Wednesday, March 6

Being with woman in Rural Haiti

Being a Midwife means a lot of things to me. It literally translates to mean "with woman" and being with woman looks different everyday. Sure it means getting to attend births and sharing in the joy that is new life, but sometimes it means screening for cancer, helping women make choices to plan their family, or prescribing blood pressure medication. Other days it means listening to a women who carries many burdens, educating women on protecting themselves in relationships, or walking with a family through the loss of a baby. It means championing efforts to promote healthy lifestyles, healthy families and healthy communities, because women are worth it.  Here's a glimpse of what being a Midwife in rural Haiti has looked like this week.

Each month a new education topic is chosen for the bulletin boards in the patient waiting area in the clinic. Roughly 800 patients come through the clinic each week and as they pass through the line to be seen, a staff person gives a 15-20 minute talk on something relevant to public health education. This weekend I wrote some material and gathered information to create a presentation on "Danger Signs for Pregnant Women." I gave the first few presentations with a translator yesterday so that the staff person could learn the material and now she will give the talk for the rest of the month. We covered topics like eclampsia, hemorrhage, labor dystocia and signs of infections. The majority of women here give birth at home, and most births are not attended by anyone with skilled training. The challenge for me was looking at prevention of  obstetric emergencies and how you deal with them in a place with very limited resources and access to a higher level of care. We work with a very rural population and the closest hospital is 1-1.5 hours away, which makes dealing with potential emergencies very difficult. The best treatment in these situations is recognizing the danger signs early enough to get to a place where they can be taken care of.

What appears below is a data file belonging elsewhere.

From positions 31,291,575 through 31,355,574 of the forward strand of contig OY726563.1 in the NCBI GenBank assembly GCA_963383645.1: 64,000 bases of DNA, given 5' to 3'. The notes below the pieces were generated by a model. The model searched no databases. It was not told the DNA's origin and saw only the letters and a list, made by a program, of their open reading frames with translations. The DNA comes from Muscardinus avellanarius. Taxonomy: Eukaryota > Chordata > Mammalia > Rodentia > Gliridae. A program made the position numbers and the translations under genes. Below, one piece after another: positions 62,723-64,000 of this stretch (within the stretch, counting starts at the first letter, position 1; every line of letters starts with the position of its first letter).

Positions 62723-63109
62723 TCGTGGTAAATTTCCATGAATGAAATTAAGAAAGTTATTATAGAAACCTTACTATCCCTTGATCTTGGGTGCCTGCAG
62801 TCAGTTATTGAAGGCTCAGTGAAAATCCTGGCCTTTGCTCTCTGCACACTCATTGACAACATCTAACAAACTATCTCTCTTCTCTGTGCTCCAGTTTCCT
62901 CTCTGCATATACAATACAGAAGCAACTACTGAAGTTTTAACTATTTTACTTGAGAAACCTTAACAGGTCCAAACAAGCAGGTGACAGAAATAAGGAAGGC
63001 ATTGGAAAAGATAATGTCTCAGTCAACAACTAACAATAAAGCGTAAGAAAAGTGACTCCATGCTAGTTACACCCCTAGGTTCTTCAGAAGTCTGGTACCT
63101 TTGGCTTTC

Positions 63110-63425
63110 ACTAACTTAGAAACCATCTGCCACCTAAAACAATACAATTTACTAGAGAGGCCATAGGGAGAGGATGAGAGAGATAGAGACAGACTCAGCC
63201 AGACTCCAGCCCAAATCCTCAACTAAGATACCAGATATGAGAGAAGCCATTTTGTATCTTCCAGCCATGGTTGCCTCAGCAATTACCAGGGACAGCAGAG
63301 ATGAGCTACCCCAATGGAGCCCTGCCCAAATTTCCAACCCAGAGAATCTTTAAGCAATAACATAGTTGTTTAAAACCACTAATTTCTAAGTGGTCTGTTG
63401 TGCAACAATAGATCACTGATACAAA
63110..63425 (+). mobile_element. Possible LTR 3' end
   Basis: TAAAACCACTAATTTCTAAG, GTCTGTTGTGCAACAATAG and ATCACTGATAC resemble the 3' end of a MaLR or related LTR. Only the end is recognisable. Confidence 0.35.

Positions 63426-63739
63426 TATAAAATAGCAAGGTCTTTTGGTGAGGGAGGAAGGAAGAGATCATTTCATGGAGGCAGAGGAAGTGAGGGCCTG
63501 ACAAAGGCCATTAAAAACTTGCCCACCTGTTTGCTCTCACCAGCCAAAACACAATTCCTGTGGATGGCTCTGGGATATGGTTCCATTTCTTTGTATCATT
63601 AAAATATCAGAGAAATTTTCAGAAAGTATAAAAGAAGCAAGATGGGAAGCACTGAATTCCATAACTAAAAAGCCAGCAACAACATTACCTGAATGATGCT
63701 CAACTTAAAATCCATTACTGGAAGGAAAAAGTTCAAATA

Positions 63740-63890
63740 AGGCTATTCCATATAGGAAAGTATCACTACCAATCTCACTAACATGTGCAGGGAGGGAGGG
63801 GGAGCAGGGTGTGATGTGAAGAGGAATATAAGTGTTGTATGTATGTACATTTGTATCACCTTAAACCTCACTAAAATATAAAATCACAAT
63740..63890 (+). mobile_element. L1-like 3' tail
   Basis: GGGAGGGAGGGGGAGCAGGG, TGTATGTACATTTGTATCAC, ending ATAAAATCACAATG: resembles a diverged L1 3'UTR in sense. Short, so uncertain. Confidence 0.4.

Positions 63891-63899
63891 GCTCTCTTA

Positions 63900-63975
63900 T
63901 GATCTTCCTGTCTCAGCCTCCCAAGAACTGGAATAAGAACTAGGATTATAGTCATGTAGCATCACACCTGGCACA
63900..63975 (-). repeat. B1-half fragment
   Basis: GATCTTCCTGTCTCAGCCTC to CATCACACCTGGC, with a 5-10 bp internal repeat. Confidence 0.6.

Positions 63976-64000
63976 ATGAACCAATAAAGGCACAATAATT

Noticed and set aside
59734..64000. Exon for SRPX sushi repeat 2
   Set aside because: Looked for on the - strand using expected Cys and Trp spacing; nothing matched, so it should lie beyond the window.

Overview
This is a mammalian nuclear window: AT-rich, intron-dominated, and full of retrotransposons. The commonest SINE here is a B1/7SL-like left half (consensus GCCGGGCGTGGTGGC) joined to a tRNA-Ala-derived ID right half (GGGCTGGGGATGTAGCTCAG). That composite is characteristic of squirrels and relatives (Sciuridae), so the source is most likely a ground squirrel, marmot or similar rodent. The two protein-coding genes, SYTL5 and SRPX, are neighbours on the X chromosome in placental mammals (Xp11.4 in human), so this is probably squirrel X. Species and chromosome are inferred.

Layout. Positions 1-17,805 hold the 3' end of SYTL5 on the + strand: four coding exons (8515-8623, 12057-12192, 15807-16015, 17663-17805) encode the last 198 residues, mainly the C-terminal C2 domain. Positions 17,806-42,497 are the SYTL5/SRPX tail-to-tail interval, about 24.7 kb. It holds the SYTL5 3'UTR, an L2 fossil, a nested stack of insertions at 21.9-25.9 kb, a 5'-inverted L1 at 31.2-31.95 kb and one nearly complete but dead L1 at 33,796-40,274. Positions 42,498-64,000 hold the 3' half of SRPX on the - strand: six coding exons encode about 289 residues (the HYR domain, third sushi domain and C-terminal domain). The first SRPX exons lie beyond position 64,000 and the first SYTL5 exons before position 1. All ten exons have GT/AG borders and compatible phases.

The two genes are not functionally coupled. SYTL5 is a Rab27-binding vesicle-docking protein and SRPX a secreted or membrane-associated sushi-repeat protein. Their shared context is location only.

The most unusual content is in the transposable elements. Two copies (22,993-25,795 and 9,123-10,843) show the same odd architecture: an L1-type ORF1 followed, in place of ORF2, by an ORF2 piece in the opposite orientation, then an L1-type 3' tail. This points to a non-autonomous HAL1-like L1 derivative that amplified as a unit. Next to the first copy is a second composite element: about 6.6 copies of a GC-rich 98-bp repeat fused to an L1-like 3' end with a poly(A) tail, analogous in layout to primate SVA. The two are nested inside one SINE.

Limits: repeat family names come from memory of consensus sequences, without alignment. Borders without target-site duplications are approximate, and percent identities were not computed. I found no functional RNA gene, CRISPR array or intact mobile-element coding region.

Image and video hosting by TinyPic

Image and video hosting by TinyPic

One of the patients asked me in front of the group what to do if a woman who lives in the mountains is having a baby come with the feet first? Being from the mountain means you are anywhere from a 1 hr-10 hr walk from the clinic here and even further from a hospital. This is a small glimpse of the dangers women face in Haiti. Praying that this teaching will fall on ears who will share what they have learned and it help save lives of women and babies in Haiti.